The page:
A quick Google search for Manenberg brings up thousands of images. Rows of shacks, policemen with guns, and residents mourning victims of gang violence dominate the visual narrative. These photographs were often taken by photojournalists, most of whom did not grow up in Manenberg and present a different visual texture to how some locals capture the area.
Take photographer Hafeez Floris' street photography, for example. Born and bred in Cape Town, his images disrupt the stereotypes of the towns Manenberg, Mitchell’s Plain and even Soweto as nothing more than areas of strife and even violence. Prioritising a nuanced perspective, his work is at once illuminating and exuberant.
Floris began his career as freelance news cameraman and photographer for local news agencies. He moved on to spending time shooting inspiring content for Beautiful News – a platform dedicated to sharing positive coverage of South African achievement. His personal photography boasts a distinct richness and a sharp aptitude for storytelling.
Borderline obsessed with his camera and the art of film photography (he refers to his beloved Leica as ‘the best girlfriend who doesn’t talk’), Floris is laser-focussed on capturing what he sees as Cape Town’s quickly vanishing cultural heritage. Having spent much of his life moving from one Cape Flats neighbourhood to the next, he and his camera have been privy to some of the subtle moments of the fellowship particular to these areas of the city.
Behind a security gate in Mitchell’s Plain, John Fredericks (screenwriter of South African Oscar entry Noem My Skollie) sits smoking a cigarette. The sun is seen streaming across the 71-year old’s face as he stares beyond a bright red curtain onto the street outside. A still moment captured while Floris was shooting a story for Beautiful News. After spending nearly two days together, Floris’ photography captures the old man in a more pensive state, depicting an emotional depth beyond what Fredericks allows most to see.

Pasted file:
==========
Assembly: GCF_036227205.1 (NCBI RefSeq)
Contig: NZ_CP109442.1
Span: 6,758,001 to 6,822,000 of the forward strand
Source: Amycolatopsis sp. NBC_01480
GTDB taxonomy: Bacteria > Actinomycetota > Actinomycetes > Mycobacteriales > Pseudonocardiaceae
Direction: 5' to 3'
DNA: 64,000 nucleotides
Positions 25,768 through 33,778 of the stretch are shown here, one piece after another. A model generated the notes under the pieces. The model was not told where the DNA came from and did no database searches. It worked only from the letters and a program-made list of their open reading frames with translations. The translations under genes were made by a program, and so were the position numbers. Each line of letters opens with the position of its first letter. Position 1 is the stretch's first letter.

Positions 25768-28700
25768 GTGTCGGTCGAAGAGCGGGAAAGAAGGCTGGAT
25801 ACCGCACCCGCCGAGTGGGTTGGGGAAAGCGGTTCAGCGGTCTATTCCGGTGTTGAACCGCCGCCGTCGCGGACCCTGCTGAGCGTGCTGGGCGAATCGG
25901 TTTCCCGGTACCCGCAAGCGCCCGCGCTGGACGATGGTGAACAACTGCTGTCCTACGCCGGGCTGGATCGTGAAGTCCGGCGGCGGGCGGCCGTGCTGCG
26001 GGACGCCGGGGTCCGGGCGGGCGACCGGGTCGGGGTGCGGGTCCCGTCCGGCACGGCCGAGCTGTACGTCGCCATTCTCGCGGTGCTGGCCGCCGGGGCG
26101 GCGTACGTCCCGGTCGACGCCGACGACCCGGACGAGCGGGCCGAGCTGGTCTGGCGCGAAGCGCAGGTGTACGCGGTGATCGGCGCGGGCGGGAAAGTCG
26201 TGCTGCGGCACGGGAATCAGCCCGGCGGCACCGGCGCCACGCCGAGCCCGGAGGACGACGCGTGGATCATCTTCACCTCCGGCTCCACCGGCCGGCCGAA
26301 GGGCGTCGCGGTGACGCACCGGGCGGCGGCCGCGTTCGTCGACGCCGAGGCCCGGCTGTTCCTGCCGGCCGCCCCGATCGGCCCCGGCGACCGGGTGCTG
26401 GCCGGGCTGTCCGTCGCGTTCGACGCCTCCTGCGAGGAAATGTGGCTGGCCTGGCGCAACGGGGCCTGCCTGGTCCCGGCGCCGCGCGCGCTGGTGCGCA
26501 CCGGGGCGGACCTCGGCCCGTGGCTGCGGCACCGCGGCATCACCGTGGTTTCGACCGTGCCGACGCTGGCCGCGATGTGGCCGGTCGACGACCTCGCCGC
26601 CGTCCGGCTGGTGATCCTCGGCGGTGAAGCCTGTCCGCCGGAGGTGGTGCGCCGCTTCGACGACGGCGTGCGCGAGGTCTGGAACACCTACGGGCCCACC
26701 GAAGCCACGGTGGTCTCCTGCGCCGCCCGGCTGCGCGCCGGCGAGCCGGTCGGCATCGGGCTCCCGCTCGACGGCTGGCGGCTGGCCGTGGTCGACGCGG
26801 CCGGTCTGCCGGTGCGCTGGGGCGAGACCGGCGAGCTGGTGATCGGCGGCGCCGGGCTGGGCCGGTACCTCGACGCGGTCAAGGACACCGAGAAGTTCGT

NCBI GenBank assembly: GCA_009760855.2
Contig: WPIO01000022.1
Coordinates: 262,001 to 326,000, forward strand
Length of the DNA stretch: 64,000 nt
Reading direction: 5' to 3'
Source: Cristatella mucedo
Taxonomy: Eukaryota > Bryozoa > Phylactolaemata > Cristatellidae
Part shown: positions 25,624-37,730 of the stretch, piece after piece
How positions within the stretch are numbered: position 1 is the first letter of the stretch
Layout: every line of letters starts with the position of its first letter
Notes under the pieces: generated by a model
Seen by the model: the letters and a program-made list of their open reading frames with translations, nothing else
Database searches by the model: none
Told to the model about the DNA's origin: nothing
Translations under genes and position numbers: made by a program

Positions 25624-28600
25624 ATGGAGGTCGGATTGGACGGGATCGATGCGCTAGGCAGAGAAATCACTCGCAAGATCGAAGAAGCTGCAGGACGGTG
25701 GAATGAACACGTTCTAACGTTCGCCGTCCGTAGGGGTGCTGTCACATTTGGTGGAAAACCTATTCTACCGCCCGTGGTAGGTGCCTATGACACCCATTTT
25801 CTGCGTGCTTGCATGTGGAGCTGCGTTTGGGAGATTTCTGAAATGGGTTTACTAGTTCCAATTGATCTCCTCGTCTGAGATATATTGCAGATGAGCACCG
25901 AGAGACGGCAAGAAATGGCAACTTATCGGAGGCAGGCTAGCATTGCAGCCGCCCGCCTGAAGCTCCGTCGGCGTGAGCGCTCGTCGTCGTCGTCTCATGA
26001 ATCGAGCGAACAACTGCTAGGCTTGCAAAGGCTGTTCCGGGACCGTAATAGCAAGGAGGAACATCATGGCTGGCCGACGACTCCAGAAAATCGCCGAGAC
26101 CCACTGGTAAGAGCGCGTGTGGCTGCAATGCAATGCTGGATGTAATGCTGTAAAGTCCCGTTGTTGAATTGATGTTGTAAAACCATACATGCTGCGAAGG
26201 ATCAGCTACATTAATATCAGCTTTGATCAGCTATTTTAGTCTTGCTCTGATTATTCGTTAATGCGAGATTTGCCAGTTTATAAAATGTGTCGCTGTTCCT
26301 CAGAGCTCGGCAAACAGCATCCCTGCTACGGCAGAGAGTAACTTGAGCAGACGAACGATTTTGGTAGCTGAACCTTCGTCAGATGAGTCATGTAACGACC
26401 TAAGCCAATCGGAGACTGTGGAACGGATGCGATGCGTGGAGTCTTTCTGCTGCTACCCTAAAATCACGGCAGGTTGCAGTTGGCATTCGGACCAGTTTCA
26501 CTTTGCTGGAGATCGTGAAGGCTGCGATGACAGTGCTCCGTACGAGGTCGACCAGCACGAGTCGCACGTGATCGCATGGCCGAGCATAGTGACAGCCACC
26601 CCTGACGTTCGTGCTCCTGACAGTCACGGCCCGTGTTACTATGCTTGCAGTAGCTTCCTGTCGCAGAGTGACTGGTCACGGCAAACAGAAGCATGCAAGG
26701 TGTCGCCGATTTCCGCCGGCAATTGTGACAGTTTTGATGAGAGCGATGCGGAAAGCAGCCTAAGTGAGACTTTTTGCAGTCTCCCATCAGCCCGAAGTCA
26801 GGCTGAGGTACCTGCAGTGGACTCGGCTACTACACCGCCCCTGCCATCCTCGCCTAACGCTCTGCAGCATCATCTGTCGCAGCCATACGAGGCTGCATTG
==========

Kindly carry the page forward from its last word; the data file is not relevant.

In another shot, he clicks a little girl clinging to the bannister of a staircase to a block of flats. She stares down Floris’ camera with a mischievous glare. In a worn pink jumper and woollen beanie, the child’s eyes come alive against the moody Cape Flats sky behind her. “I like to show some of the more childlike and creative moments that you find in these areas because you never see areas like Manenberg portrayed in that way,” says Hafeez.
The photographer aims to capture everyday scenarios that embody the culture and sense of community unique to that particular area. As the older neighbourhoods of Cape Town continue to become gentrified at rapid rates and their little histories threaten to disappear completely, he takes on the task of documenting their stories.
Citing Henri Cartier-Bresson as his ultimate inspiration, Floris is heavily influenced by his hero’s interpretation of ‘the decisive moment’. “Photography is the simultaneous recognition, in a fraction of a second, of the significance of an event as well as of a precise organisation of forms which give that event its proper expression,” the French photographer said. Calling to mind aspects of the humanism that the Cartier-Bresson became famous for, Floris’ work feels intimate and spontaneous yet highly considered.
Keenly aware of the often unbalanced power dynamic between photographer and subject, he likes to begin his work by sharing his own stories with those he shoots. This helps them willingly open up. “I like to talk to people first. I like to kind of not know anything about them beforehand and then get to know them on a personal note. I’m a very open person so they open up to me and spark a friendship,” shares Hafeez.
When asked if he requests the permission of those whose images he captures on the street and his answer is devoid of any kind of artistic ego: “You can’t intrude on someone's space. Even though there are moments that you as a photographer may want to capture, you can see it in the picture when they're not pleased. You have to be humble when it comes to taking photos but it helps being able to instinctively read situations.”
Floris is keen to stage his own solo photographic exhibition in the near future. With a growing body of work and his knack for seizing the moment, he’s on track to make it happen.
Follow Floris’ work on his Instagram page.
The article was first published on Design Indaba. This is part of an exchange programme between Design Indaba and Design Fabric to introduce the rich works coming out of Africa's art and design scene to South Asia, and connect one culture to another.